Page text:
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Keeping Quantitative Reasoning Courses Fresh and Relevant to Contemporary Society Stuart Boersma, Central Washington Univ. Caren Diefenderfer, Hollins.

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Presentation on theme: "Keeping Quantitative Reasoning Courses Fresh and Relevant to Contemporary Society Stuart Boersma, Central Washington Univ. Caren Diefenderfer, Hollins."— Presentation transcript:

1 Keeping Quantitative Reasoning Courses Fresh and Relevant to Contemporary Society Stuart Boersma, Central Washington Univ. Caren Diefenderfer, Hollins University Shannon Dingman, U. of Arkansas Bernie Madison, U. of Arkansas Supported by the National Science Foundation DUE

2 What is Teaching Quantitative Reasoning with the News? Using newspaper articles as content for the critical analysis of quantitative information. Quantitative comparisons, graphical analyses, and elementary modeling can all be approached and supported with case studies based on media articles. The daily newspaper has numerous examples illustrating the need to be able to deal critically with quantitative information in today's society.

3 Why Teach Quantitative Reasoning with the News? Creates a more exciting learning atmosphere by using variable content, a healthy dose of unpredictability, and exposure to numerous non- mathematical topics; Gives numerical topics a real context. Indicates the relevance and importance of quantitative reasoning to – present day issues as well as –everyones lives Naturally allows a teacher to spiral through important themes.

4 Casebook Currently working on third edition.

5 What is the selling point of Lipitor? For what type of people has Lipitor proven to be effective? What were the results of the clinical study? Example of such a clinical study. Inclusion of Recent Ads

6 Inclusion of Recent Tables

7 News of the Day Students bring in current news articles (that are of interest to them) and present a short synopsis that explains the main point of the article, critiques the presentation/analysis of the quantitative information, and details how the article is similar or different to articles that we have studied. How often? Do a few every day. Size of the class determines how many times an individual will present. Create a rubric that fits your purposes. The rubric may change during the semester.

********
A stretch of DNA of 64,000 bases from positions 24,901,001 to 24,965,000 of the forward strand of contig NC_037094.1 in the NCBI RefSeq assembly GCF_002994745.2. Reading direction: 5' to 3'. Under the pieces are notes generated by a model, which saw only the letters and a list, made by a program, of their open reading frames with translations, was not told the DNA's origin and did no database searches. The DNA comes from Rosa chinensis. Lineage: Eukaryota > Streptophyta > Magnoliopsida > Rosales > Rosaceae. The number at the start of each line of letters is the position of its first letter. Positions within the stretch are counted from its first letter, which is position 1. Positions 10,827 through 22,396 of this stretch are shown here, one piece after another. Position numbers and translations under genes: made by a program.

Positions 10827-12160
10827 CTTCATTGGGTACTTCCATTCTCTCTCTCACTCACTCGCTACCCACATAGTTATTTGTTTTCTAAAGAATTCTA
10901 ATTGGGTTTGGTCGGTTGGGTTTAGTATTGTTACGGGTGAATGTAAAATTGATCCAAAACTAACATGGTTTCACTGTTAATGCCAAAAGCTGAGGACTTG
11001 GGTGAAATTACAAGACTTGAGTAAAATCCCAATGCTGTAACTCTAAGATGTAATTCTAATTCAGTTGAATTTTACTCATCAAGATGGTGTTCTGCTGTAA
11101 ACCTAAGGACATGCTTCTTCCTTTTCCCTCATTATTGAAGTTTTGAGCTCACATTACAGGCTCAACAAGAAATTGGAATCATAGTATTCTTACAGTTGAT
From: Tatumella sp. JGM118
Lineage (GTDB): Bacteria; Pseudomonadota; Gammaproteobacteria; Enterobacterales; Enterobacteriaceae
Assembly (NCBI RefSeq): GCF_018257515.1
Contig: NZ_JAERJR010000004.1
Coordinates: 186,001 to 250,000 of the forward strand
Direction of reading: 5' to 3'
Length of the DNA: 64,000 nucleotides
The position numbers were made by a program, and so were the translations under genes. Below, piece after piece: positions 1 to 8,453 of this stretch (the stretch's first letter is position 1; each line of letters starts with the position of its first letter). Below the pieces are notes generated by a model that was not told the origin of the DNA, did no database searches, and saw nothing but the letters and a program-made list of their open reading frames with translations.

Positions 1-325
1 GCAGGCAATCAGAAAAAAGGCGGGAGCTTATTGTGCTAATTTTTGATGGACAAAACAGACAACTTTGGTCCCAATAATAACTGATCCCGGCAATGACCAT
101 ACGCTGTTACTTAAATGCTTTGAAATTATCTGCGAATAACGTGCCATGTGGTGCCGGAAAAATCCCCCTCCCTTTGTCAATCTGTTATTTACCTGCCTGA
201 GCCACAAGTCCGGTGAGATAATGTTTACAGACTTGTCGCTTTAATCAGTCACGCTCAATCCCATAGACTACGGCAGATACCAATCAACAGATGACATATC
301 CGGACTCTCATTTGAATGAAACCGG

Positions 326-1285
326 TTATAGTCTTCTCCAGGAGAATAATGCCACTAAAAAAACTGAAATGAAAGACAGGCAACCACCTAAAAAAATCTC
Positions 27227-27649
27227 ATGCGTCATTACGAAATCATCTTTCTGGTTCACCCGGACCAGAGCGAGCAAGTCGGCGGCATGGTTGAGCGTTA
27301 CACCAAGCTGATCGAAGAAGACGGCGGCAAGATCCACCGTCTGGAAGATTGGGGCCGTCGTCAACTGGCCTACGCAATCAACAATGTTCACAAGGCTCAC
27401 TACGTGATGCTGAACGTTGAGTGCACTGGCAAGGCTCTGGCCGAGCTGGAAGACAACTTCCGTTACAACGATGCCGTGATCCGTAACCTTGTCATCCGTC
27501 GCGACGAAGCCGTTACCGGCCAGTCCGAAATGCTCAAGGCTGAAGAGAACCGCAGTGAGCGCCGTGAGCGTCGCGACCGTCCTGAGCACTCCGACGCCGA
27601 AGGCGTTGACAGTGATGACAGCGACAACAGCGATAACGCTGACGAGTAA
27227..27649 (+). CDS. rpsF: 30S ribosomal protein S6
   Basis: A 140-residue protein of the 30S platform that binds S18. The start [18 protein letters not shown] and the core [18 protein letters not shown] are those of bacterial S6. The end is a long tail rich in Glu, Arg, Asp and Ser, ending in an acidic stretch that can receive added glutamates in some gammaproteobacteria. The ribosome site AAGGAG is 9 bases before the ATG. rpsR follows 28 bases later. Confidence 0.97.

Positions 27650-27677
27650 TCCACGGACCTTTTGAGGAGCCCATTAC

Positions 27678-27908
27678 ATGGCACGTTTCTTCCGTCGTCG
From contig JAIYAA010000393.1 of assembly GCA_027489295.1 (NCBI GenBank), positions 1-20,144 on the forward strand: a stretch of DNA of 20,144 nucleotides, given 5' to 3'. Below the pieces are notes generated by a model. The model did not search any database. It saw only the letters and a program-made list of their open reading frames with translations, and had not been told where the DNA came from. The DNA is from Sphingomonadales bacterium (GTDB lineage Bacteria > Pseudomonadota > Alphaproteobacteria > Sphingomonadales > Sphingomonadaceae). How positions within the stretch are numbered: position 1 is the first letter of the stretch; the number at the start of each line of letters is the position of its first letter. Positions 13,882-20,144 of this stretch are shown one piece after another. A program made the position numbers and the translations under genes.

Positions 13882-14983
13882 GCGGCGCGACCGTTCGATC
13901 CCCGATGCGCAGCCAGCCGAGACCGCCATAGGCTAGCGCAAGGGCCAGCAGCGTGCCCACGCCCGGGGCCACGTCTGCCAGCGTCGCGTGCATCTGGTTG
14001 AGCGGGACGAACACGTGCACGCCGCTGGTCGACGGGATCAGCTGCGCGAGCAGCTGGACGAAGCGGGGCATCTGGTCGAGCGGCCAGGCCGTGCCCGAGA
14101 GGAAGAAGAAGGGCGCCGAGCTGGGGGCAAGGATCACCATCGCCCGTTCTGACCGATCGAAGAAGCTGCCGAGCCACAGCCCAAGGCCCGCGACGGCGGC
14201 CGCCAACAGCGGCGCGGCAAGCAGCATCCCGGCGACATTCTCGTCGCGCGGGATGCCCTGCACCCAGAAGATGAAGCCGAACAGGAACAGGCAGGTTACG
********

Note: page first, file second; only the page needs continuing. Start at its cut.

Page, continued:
8 News of the Day (Ad)

9 News of the Day (Calculations)

10 Rubric 1 - for News of the Day not-so-goodokaygreat Every presentation Copy of article & source Type of numerical info Brief description of numerical info Special focus Are the numbers reasonable? Is the math correct? Verify the authors calculations

11 Rubric 2 - for News of the Day not-so-goodokaygreat Every presentation Copy of article & source Type of numerical info Brief description of numerical info Special focus Is the graph clearly labeled? Easy to read? Does the graph support the article? Does the graph strengthen the article?

12 Rubric 3 - for News of the Day not-so-goodokaygreat Every presentation Copy of article & source Type of numerical info Brief description of numerical info Special focus Clear description of numerical info Identify comparisons & comment Suggest other comparisons, if appropriate

13 Projects/Writing Assignments to update Case Studies Letters to the Editor (2.1) Measuring Spending and Revenue in Different Units (3.5) Credit Card Payments (4.1) Fuel Efficiency Case Study (4.3) Enrollment Rises (5.1) Two Views of a Tax Cut (5.3) Rising Health Care Costs (5.5)

14 Resources Pearson Custom Publishing ISBN-13:


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